Krakower Group Spotlight: Max Aruj

Max Aruj

Today, we highlight Composer Max Aruj who recently  composed the score for Eytan Rockaway’s psychological thriller “The Abandoned”, as well as Sandu Negrea’s dark romance “Stefan + Christy”.

How has music influenced your family?

Listening to music in the car as a kid was immensely important. With my Mom it was generally classical music (she plays piano). With my Dad, it may have been Thelonius Monk, jazz (he plays drums). With my nanny, it was Elvis and oldies. My best friend’s dad, when we’d do these camping trips liked 1960’s rock, Grateful Dead sort of stuff (I didn’t really understand what they were talking about, but I liked the way it sounded). And with my friends it was Red Hot Chili Peppers. My brother Alex liked Pantera in high school, so I listened to them too, I remember seeing a video of performing live and finding it absolutely shocking. Alex is a flamenco guitarist, and does lots of traveling, so he has this amazing curiosity and loves to learn about different cultures. I saw him a few weeks ago, and while cooking, he was casually listening to some Indian raga music (who does that!); he just loves learning. He even has been teaching himself some tablas. That’s the point really, is that any music makes us all curious and want to learn more about it.

If you could travel to any period based on the music, when would you go?

Early 1900’s, the birth of contemporary classical music. Jazz came up a years after that. The thought of not having heard certain genres yet, and all these musical “rules” being broken would have been mind-blowing I think. It was a fascinating time.

Influences

I am most passionate about classical music. I can see myself listening to and studying the greats so many years from now. It is through this lense that I feel view all music. The idea that you can control every note is extremely powerful, and knowing this changes the way you view writing a single note. I also however think of Bill Evans, and how improvisation can be just as powerful (working with more of a framework). Over the past few years, I’ve learned and written more music in different styles than I ever could have imagined, even modern genres, such as electronica. I listen to pop music more than I ever have before because I appreciate all the production that goes into this music. People ask for so many different genres literally every day, and I have to study up and learn something if I have never done anything like that before. And this process of teaching myself, and striving to find right ingredients to create whatever it is called for is both the greatest challenge, and reward. I think being a composer is extremely exciting because I am constantly striving for something. Whether I get there I’m not sure, but I like the feeling of always reaching for something.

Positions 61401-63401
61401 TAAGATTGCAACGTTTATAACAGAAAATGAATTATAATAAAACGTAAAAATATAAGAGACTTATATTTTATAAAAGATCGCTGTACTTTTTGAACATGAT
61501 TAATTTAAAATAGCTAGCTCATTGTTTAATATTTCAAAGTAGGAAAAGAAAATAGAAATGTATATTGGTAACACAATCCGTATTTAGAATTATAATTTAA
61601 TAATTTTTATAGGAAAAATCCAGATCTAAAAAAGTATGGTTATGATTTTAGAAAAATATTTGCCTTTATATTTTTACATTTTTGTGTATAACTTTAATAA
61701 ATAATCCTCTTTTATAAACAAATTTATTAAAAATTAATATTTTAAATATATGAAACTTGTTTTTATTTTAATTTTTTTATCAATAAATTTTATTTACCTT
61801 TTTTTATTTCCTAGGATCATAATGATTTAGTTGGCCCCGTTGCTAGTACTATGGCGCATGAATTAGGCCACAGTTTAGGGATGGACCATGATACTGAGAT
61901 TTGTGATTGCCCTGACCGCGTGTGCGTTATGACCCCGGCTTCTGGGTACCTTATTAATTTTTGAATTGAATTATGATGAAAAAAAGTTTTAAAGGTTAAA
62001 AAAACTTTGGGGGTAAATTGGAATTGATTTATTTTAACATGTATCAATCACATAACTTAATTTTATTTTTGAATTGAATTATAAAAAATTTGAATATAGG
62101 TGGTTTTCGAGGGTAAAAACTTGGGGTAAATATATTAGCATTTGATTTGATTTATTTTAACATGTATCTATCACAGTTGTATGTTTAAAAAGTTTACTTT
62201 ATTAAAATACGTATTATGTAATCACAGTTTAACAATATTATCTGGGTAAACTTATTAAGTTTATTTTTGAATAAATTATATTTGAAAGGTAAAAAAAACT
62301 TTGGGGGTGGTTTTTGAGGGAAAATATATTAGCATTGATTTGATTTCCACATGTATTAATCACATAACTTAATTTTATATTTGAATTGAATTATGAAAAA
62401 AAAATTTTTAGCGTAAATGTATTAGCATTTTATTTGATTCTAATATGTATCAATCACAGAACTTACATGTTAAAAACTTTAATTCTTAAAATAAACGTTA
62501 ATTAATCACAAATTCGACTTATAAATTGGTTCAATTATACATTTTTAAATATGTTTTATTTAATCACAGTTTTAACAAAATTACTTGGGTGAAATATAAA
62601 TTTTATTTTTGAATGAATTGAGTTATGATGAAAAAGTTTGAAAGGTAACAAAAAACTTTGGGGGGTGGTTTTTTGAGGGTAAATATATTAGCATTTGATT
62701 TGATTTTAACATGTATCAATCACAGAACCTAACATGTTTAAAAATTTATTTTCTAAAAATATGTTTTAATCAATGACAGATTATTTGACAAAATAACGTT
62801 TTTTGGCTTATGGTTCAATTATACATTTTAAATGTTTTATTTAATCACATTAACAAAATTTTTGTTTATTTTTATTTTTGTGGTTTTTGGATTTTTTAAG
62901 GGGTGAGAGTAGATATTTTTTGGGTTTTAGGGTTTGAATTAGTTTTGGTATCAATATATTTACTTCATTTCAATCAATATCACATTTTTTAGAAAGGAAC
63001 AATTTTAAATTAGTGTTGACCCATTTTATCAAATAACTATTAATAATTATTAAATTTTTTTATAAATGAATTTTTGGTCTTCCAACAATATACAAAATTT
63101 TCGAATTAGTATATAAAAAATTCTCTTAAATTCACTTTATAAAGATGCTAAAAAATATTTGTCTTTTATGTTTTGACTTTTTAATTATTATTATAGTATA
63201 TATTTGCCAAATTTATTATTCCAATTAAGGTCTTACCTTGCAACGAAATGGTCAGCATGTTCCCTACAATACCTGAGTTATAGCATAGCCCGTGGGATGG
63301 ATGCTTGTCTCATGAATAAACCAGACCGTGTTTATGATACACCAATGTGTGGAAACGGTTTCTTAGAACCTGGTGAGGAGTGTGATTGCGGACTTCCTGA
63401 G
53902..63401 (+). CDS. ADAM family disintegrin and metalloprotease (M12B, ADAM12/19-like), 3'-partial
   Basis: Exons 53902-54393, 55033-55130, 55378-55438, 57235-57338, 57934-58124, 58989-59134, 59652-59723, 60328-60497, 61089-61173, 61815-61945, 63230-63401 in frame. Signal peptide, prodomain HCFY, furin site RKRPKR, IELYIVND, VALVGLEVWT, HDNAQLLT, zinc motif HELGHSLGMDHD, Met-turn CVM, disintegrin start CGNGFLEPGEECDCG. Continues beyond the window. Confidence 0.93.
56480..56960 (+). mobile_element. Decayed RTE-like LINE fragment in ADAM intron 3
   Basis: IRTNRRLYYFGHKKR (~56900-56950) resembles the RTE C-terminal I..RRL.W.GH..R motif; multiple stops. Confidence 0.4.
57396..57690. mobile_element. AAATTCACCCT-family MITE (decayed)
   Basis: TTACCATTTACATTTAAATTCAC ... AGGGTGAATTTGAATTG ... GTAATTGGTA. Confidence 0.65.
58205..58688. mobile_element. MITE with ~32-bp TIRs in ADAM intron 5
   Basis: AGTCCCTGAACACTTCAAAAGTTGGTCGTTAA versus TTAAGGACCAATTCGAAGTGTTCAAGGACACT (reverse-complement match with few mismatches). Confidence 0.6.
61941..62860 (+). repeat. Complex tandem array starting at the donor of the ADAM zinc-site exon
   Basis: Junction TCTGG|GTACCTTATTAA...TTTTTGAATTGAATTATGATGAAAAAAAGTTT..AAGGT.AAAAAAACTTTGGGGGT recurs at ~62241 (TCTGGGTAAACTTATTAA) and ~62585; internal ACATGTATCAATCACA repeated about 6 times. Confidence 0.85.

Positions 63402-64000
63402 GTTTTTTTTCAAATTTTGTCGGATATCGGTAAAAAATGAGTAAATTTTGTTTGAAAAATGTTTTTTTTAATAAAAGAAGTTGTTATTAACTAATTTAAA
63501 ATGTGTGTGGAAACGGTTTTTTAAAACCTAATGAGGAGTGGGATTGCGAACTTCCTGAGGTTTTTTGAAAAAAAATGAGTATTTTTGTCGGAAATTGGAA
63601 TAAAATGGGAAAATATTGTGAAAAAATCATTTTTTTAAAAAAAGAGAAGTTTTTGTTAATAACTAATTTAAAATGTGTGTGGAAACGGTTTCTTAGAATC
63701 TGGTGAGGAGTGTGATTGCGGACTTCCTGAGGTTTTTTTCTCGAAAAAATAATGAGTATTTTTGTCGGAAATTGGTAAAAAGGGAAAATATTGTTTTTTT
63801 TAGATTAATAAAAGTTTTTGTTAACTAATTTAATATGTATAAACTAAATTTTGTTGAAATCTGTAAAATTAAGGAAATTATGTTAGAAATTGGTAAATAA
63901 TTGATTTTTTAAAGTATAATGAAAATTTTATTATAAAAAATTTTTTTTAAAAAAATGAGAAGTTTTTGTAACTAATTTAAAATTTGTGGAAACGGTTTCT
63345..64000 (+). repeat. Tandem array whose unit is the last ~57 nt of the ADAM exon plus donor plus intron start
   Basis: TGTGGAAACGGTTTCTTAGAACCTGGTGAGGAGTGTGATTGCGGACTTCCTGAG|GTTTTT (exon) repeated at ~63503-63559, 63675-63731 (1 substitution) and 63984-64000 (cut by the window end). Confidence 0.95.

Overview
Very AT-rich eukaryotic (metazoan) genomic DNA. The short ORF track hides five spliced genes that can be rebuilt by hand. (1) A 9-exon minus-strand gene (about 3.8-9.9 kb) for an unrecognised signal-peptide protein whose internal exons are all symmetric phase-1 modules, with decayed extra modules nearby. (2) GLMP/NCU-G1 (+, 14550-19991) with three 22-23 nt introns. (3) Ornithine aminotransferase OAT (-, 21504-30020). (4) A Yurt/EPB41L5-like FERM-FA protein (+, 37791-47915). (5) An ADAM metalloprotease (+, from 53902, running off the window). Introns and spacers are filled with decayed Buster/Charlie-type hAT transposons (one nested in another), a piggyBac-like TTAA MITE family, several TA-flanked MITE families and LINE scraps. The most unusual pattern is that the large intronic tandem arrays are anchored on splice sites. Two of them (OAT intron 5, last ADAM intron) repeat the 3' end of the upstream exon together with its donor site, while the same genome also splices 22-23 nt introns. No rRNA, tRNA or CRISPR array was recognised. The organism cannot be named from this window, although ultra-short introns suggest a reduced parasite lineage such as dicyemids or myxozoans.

When did you discover that you wanted to pursue film music?

My friends and I made a Film in high school called Black Martini. I wrote a jazz score for it with a friend of mine, Loren Brindze, when we were sixteen. I thought writing music for it was the coolest thing and thought, “this is fun, I’d like to do this.” I was also in the film, I played a jazz pianist named Slick Sal.

How did you first get involved writing music? What challenged you most, and what rewarded you most, as your résumé evolved over the years?

I studied classical and jazz piano from when I was six. Eventually, my first piano teacher showed me that I could then write down what I improvised (it didn’t matter if it was jazz or classical), and then revise it to make it better. That happened for the first time when I was in high school or middle school. I then took a music theory class and loved learning what goes on under the hood so to speak, and how harmony works, why does one chord follow another, it’s magic!

Best concert or musical appearance you’ve ever seen?

I saw jazz pianist Oscar Peterson with my Dad at the Vancouver Jazz Festival and even though I was pretty young, I knew it was special.